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Samuel L Jackson Mistaken For Laurence Fishburne By News Anchor, Actor Erupts In Furious Anger

L Jackson

Samuel L Jackson was mistaken for Laurence Fishburne in an agonising television interview that saw KTLA anchor Sam Rubin ask him about a recent Super Bowl commercial that actually starred The Matrix actor.

The incident occurred on live television, and, as you’d expect, Jackson was apoplectic as he informed Rubin about his error.

Rubin began by telling Jackson, “You’re working for Marvel, the Super Bowl commercial; did you get a lot of reaction for that Super Bowl commercial?”

A bemused Jackson, who was conducting the interview in order to promote RoboCop, looked perplexed as he asked, “What Super Bowl commercial?”

Rubin was then clearly informed of his discrepancy as was visibly tongue-tied and laid dormant for a few seconds before uttering, “Oh, my mistake.”

However, Jackson instantly recognised Rubin’s error and he erupted, “See, you’re as crazy as the people on Twitter,” before he explained, “I’m not Laurence Fishburne!”

Rubin immediately sought to apologise, but he stumbled as he proclaimed, “That’s my fault, I know that. That was my fault, my mistake.”

Jackson wasn’t finished with his tirade though, and he argued back, “We don’t all look alike. We might be black and famous but we don’t look alike.”

Rubin then tried to say sorry again, and while another of his presenters tried to joke that Jackson had mistaken Rubin for Bob Dylan, the Pulp Fiction actor felt like he needed to further pick him apart for his heinous gaffe.

“You’re the entertainment reporter for this station?” Jackson asked,”And you don’t know the difference between me and Laurence Fishburne?”

Rubin looked to move beyond his comment as quickly as possible, trying several times to mention Jackson’s involvement in RoboCop, however the 65-year-old actor wasn’t quite done with him.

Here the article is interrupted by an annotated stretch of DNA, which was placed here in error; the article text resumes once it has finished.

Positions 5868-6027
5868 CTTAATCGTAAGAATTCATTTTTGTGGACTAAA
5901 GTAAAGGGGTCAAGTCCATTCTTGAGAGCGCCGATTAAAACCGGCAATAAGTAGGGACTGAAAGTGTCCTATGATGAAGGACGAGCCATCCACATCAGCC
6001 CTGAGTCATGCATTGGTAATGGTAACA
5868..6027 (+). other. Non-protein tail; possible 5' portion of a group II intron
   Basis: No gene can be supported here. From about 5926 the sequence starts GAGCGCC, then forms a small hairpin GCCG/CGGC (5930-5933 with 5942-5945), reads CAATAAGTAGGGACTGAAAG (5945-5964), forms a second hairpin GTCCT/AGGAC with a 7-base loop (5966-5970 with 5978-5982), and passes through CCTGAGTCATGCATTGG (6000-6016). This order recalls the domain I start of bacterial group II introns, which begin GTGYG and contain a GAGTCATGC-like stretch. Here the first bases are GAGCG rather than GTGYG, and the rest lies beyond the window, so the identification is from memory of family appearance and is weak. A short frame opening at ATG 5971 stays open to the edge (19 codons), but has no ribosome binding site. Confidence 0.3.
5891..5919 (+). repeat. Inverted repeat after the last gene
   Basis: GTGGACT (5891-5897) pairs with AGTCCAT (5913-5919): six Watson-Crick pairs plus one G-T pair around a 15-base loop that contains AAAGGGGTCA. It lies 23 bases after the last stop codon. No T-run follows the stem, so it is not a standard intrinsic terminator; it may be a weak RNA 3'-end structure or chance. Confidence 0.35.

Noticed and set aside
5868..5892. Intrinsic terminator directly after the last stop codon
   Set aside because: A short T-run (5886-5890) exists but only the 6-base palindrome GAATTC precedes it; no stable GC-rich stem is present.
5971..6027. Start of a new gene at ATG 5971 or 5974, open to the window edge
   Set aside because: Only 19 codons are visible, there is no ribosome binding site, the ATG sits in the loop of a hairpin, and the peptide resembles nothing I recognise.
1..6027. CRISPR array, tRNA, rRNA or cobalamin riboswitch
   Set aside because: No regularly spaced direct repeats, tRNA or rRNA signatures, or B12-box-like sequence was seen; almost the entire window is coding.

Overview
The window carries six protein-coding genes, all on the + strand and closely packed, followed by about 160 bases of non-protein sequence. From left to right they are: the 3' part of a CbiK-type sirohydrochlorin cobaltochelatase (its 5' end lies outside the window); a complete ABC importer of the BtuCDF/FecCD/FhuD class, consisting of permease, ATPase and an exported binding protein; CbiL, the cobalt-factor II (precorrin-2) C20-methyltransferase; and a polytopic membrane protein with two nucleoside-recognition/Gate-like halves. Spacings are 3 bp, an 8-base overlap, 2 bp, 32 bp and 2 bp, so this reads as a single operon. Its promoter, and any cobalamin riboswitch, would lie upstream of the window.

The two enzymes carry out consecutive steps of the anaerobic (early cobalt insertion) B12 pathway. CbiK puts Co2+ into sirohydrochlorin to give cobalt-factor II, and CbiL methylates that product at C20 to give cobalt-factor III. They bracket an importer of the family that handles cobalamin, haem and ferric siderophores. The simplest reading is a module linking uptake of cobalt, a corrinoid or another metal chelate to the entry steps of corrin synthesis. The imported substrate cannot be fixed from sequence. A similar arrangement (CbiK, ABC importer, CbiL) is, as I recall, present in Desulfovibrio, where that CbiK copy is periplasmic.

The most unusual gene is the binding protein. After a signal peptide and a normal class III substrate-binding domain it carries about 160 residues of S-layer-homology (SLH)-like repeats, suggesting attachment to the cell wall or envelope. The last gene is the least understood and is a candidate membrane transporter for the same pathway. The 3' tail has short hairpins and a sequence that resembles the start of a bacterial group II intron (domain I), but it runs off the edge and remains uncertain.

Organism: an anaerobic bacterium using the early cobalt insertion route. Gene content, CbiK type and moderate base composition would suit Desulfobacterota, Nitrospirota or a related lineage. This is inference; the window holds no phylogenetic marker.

“Oh hell no, really? I’m the other guy, ‘What’s in your wallet?'” continued Jackson, as he made reference to his work for Capital One. “There’s more than one black actor in a commercial.”

However, despite the awkward inaccuracy, Jackson took it in as about as good a fashion as Rubin could have hoped for. This didn’t stop Jackson from continuing with his ribbing though and he concluded by differentiating himself from Morgan Freeman and Fisburne.

You can check out the entire incident below:

Eventually, Rubin managed to make Jackson talk about RoboCop, but his advertisement for the sci-fi reboot was somewhat overshadowed by the blunder. It could have been worse though. At least Jackson was in Atlanta, and not sat right next to Rubin when the lapse was made. But that’s probably the only solace that he can take.

You can also watch Rubin’s apology:

[Image via JStone & Debby Wong/Shutterstock]

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25 Responses to “Samuel L Jackson Mistaken For Laurence Fishburne By News Anchor, Actor Erupts In Furious Anger”

  1. Janice M. Blackwell

    After reading the headlines, I was looking for "furious anger"….never saw it. SMH!

  2. Ethan Murphy

    Are entertainers the only people who throw temper tantrums over being misidentified?

  3. Cameron Lewis

    Furious anger though? What part of the interview was that? Whomever wrote this headline is an idiot. I heard laughter the ENTIRE TIME. LOL. What's wrong with people these days?

  4. Jack Kasza

    Another one who plays the race card whenever possible . It must be terrible going thru life with a racial block on your shoulder. Playing the race card is WEAK. Hope and change? Not!

  5. Rodney Campbell

    Damon Foster , Next you'll be telling me Marcus Smart shouldn't be facing assault charges for attacking a fan. Regardless what was said violence shouldn't have been his answer. If you get called a piece of crap & then act like one you prove the point, just like Jackson constantly proves his racist agenda.

  6. Gregory Malcomb

    You kidding? Samuel L Jackson has been around longer than Laurence Fisburne, Fisburne should be so lucky to be mentioned in the same sentence as Mr Jackson. You sir know nothing about actors

  7. George Rue

    He's reading a prompter. someone else wrote what he said. It's not really his fault. He's just taking responsibility for what he said. But It's not his fault. Sam is just too sensitive.

  8. Anonymous

    It's time that this type of paranoid insecurity stop. It's not about race. The reporter didn't confuse him with Obama, Danny Glover, or Oprah. It's an honest mistake – albeit an amateur one. I don't blame Mr. Jackson (not Randy or Jesse, rather Samuel) for being upset that he's (somewhat often) confused with someone else. [By the way, recently an African American woman confused Samuel with Lawrence during a conversation I had with her.]